Touradj Barman SOM ’07 plans to kill the instant messenger. Or replace it, at least.
With these hopes, Barman is releasing GoGroups, a downloadable program that allows users to join, chat and share in public and private online groups. His program, which he began developing while a student at the School of Management, does all this with the help of his patented “live html.”
Barman is making GoGroups available to the Yale community today in the first step toward a wider distribution.
In GoGroups, each group of users has a set of “cards,” chat conversations encoded in HTML and updated immediately. Barman said this patented technology makes each card like “a Web browser without a refresh button.” The cards can contain text, HTML, pictures and even widgets like YouTube videos.
“You could take any window that’s out there on the Internet and put it in there,” he said.
Barman said he hopes these cards will be simultaneously as immediate as IM and as “persistent” as e-mail, allowing the user to archive and continue previous chats.
Among the archived cards already on GoGroups, there are numerous test messages between Barman and the other developers tracking the growth of GoGroups over the past four months. But the idea itself started long before that, when, in his first year at the SOM, Barman wanted to combine elements of instant messaging and e-mail. He shared the idea with his friend Jason Mallet SOM ’07, who encouraged him to raise money for the project.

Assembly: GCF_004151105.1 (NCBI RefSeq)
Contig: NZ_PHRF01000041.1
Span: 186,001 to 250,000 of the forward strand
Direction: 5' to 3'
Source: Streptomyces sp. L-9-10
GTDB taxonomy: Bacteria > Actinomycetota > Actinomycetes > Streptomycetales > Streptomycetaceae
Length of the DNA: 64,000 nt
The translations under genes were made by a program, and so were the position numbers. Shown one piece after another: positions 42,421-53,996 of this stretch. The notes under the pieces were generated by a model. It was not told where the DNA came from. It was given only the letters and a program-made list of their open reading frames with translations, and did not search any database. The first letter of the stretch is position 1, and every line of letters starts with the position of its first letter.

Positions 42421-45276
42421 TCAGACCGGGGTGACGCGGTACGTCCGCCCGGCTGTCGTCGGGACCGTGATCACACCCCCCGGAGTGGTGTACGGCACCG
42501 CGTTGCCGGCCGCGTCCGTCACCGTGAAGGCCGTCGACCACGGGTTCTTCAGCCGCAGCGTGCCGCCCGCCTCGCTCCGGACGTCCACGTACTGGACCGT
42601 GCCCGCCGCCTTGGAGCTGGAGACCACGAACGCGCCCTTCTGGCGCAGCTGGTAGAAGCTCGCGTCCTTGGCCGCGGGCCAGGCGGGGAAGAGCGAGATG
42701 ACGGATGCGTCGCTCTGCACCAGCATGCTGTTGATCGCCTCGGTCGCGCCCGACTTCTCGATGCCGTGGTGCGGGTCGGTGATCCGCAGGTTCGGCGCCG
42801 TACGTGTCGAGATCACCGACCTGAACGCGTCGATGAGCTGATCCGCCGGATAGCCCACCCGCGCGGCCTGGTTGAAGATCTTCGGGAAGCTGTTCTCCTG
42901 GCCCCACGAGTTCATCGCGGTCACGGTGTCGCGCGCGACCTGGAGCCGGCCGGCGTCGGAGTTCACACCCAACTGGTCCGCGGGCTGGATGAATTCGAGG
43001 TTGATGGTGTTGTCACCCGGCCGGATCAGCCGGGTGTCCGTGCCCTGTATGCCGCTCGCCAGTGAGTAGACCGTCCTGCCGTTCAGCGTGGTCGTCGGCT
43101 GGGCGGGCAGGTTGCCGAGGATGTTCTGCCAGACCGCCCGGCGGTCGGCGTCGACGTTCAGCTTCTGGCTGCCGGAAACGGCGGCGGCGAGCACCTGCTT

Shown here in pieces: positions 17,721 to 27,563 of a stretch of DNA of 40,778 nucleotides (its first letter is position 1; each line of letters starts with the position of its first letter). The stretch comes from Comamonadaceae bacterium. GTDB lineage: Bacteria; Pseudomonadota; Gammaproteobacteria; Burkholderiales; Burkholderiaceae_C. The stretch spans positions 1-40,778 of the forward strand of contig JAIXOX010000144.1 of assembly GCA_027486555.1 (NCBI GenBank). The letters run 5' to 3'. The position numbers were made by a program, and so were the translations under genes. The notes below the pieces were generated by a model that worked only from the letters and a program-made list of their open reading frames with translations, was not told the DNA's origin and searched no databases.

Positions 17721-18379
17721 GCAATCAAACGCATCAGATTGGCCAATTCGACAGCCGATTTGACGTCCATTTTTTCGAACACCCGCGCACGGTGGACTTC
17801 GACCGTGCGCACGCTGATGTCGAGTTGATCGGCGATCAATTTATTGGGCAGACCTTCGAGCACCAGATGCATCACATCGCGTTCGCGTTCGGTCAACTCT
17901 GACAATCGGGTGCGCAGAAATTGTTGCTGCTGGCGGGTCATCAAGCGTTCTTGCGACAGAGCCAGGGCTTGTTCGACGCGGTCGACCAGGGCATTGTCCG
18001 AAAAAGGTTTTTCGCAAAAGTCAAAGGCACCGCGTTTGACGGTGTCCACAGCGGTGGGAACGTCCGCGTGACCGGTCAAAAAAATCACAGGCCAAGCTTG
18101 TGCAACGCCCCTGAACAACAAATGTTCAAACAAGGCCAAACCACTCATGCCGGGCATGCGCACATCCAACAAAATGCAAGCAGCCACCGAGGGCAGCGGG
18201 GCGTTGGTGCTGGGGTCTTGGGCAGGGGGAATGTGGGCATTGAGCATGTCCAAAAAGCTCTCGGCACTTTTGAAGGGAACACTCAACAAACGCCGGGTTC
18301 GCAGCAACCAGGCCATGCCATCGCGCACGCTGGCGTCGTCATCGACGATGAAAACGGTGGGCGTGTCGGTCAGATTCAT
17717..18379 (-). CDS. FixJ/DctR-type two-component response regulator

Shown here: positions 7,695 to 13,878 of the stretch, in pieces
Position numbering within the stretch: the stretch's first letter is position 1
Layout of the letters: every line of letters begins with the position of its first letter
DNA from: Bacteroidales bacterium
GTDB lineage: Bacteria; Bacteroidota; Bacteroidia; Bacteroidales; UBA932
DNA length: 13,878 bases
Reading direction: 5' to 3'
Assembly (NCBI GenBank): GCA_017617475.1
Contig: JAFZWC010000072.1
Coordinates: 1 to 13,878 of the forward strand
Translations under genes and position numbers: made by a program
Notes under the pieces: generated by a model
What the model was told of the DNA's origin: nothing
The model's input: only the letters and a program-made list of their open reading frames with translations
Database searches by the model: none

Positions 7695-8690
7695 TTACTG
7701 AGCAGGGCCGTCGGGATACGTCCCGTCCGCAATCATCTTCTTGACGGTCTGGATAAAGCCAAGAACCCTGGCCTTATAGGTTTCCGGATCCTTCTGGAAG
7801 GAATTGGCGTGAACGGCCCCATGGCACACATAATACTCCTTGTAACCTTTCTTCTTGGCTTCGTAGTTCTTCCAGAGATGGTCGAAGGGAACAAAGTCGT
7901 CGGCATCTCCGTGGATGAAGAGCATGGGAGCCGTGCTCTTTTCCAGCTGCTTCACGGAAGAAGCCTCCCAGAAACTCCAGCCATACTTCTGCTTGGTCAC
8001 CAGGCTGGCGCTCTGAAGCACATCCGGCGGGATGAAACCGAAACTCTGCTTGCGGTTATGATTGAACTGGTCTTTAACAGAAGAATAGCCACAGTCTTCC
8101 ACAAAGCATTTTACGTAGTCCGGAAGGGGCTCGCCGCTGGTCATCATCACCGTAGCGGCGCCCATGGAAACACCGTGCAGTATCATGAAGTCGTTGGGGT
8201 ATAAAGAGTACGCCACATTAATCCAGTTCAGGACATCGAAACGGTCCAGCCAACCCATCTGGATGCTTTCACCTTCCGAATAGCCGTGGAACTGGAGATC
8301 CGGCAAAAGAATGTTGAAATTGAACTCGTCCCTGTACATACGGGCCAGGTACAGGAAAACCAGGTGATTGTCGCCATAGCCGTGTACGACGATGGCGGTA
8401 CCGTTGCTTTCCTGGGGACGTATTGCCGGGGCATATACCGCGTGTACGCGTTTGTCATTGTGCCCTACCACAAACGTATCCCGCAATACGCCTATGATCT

“[Mallet] has knowledge of the finance world,” Barman said. “And he thought it was fundable, so that was really encouraging.”
Barman also got encouragement from the SOM, where he concentrated in marketing and in strategy. “It gave me the inspiration to make it real,” he said. “Going to the classes gave me a more strategic mind.”
Even with inspiration from his friends and faculty, raising the capital proved to be the biggest hurdle Barman’s idea faced.
“I tried to do that at school, and I didn’t have a lot of luck,” he said. “Less than three weeks after I graduated, I randomly met this real-estate agent from San Francisco, and he ended up giving me 250K.”